Kelowna’s new police chief supports decriminalization of drugs | iNFOnews | Thompson-Okanagan's News Source

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Kelowna’s new police chief supports decriminalization of drugs

RCMP Supt. Kara Triance
Image Credit: Submitted/Kelowna RCMP
February 22, 2021 - 6:00 PM

In her first public report to Kelowna city council, RCMP Supt. Kara Triance was forthright when asked by Coun. Loyal Wooldridge for her opinion on decriminalization of illicit drugs.

“As your police chief for your community, decriminalization – meaning a pathway to health care for those who are addicted individuals within our community – is a priority for myself,” she said. “It is absolutely something I will always be advocating for when it comes to those who have mental health and substance abuse challenges.”

Police will “respond with compassion from a health perspective to overdoses within our community aligned with our community partners in health,” she added.

Her approach to dealers, however, is dramatically reversed.

“When you’re dealing with those who are bringing drugs into the community and benefitting from an economic perspective through criminal activity such as the sale of drugs, we will always take the approach of enforcement where possible,” she said.

She won high praise from councillors like Charlie Hodge.

“The last couple of months of having you at the helm, so to speak, has instilled in me a tremendous sense of confidence that I haven’t had for awhile, to be honest with you,” he said. “I feel much more confident with how things are being handled."

Triance started in her new job in November. She gave a summary of how the RCMP had functioned over the past few years with its focus on property crime.

While property crime will continue to have a high priority, she outlined some changes that are coming as she moves into drafting her 2021-24 crime reduction strategy.

Two new RCMP officers who are ranked at the inspector level will be coming to Kelowna in March and April to take over the Front Line Policing and Investigative Services units. The latter deals with serious crime, sexual assault and street crimes.

There had been controversy in the past about how Kelowna RCMP dealt with sexual assault complaints and Triance said she has taken note of, for example, the misclassification of dozens of sexual assault allegations.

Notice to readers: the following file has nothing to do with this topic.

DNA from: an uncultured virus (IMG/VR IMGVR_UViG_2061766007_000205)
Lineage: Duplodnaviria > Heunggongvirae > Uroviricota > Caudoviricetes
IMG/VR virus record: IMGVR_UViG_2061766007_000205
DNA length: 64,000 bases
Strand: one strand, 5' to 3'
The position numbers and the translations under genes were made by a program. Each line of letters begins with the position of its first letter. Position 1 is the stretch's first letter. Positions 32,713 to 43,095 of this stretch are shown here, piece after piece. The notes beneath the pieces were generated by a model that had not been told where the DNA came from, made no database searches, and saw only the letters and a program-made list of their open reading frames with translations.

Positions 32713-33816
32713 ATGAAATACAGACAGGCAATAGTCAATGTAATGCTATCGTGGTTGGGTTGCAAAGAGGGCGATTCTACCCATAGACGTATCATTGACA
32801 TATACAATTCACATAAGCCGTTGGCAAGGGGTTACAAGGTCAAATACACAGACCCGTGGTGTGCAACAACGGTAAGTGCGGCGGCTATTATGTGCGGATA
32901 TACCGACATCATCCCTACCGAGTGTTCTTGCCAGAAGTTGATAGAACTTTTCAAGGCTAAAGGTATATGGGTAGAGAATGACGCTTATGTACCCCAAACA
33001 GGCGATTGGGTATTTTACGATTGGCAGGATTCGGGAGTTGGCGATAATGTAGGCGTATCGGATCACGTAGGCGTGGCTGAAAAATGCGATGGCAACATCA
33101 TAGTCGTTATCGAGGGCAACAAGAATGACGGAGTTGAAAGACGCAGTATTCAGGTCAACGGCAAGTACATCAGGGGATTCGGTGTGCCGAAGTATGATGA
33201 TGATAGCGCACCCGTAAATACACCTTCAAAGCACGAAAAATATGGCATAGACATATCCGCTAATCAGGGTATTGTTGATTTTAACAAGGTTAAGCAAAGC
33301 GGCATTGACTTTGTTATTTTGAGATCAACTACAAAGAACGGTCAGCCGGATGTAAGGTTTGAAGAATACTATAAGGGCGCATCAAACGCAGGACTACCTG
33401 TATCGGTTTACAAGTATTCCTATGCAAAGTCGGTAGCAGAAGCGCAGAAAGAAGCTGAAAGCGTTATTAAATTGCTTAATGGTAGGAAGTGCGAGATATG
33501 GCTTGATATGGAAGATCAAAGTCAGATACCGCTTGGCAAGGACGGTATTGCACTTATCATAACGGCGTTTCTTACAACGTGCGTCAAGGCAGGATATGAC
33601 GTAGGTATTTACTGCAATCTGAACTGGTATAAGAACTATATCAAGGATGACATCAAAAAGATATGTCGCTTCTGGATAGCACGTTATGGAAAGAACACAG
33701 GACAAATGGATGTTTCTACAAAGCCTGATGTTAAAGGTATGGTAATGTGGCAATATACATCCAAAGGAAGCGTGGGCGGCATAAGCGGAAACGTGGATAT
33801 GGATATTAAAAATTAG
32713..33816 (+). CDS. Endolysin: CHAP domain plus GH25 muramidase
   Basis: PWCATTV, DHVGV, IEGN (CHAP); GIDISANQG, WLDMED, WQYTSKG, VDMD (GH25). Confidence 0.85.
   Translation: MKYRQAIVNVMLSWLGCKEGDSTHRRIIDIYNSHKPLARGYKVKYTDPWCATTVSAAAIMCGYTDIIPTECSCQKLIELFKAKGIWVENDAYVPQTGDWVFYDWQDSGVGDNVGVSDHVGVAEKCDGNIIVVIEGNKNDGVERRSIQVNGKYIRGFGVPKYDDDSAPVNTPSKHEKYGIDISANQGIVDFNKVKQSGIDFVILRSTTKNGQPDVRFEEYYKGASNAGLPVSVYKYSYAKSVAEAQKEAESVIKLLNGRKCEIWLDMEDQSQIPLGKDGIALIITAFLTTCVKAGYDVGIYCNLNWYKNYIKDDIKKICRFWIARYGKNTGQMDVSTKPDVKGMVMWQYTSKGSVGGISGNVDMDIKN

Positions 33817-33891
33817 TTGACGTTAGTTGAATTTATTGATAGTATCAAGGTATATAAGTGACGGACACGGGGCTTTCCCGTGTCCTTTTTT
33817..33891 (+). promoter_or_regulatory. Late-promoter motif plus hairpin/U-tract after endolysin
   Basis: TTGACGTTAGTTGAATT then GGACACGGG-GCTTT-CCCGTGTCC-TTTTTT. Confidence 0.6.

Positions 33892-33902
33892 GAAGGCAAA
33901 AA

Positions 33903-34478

READ MORE: Here’s how mistakes were made on 62 per cent of Kelowna RCMP’s sexual assault cases

There is now a five-person sexual assault team that she will monitor closely and increase in size if necessary, she said.

Ten per cent of police files are coming from the downtown area so more officers will be brought in to increase the six people on foot patrol and another six on bicycle patrols. She’s also changed their schedules so they start earlier in the mornings and work later into the evenings to bring a more visible presence downtown.

She plans to report crime stats every four months and will bring in data about the size of Kelowna’s summer tourist population and its impact on policing.

But, it’s not all about numbers, Triance said in response for a request by Coun. Ryan Donn for more data on how many traffic tickets are handed out.

“Traffic has always been a focus for me about not including volume as an indicator of success but, rather, safety,” she said. “So, when we look at road safety we look at: are collisions going up or down? Are streets safe to use for public transportation? Are there safe walking routes to school for children? Is there access to green transportation and are our fatal collisions staying the same, going down or going up?”

She did show data that there were six fatal collisions in the city in each of the last two years but that the overall number of collisions went down.

She also noted that there was a decrease in thefts last year but that was the same all over the province and the country. What was different for Kelowna is that thefts from businesses were not up as it was in other communities.

READ MORE: Thefts were down but assaults were up in Kelowna in 2020

To contact a reporter for this story, email Rob Munro or call 250-808-0143 or email the editor. You can also submit photos, videos or news tips to the newsroom and be entered to win a monthly prize draw.

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